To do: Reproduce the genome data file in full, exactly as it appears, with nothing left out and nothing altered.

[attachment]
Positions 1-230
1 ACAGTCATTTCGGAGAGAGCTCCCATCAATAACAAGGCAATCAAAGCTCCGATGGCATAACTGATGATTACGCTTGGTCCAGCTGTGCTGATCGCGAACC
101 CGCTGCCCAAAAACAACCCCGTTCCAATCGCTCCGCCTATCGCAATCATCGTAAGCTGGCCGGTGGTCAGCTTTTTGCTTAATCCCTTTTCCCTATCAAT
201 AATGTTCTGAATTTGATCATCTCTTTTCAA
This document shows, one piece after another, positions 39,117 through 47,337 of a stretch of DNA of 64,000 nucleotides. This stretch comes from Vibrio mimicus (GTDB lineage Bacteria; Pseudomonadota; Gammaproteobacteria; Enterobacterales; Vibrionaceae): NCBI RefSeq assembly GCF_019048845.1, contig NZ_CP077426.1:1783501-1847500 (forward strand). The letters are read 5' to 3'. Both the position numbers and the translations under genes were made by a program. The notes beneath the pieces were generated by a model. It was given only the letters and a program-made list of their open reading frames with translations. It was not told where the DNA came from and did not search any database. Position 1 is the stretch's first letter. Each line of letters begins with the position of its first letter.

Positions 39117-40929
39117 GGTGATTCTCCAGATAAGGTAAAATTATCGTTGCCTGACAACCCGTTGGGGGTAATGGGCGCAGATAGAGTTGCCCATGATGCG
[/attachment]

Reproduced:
Positions 1-230
1 ACAGTCATTTCGGAGAGAGCTCCCATCAATAACAAGGCAATCAAAGCTCCGATGGCATAACTGATGATTACGCTTGGTCCAGCTGTGCTGATCGCGAACC
101 CGCTGCCCAAAAACAACCCCGTTCCAATCGCTCCGCCTATCGCAATCATCGTAAGCTGGCCGGTGGTCAGCTTTTTGCTTAATCCCTTTTCCCTATCAAT
201 AATGTTCTGAATTTGATCATCTCTTTTCAA
This document shows, one piece after another, positions 39,117 through 47,337 of a stretch of DNA of 64,000 nucleotides. This stretch comes from Vibrio mimicus (GTDB lineage Bacteria; Pseudomonadota; Gammaproteobacteria; Enterobacterales; Vibrionaceae): NCBI RefSeq assembly GCF_019048845.1, contig NZ_CP077426.1:1783501-1847500 (forward strand). The letters are read 5' to 3'. Both the position numbers and the translations under genes were made by a program. The notes beneath the pieces were generated by a model. It was given only the letters and a program-made list of their open reading frames with translations. It was not told where the DNA came from and did not search any database. Position 1 is the stretch's first letter. Each line of letters begins with the position of its first letter.

Positions 39117-40929
39117 GGTGATTCTCCAGATAAGGTAAAATTATCGTTGCCTGACAACCCGTTGGGGGTAATGGGCGCAGATAGAGTTGCCCATGATGCG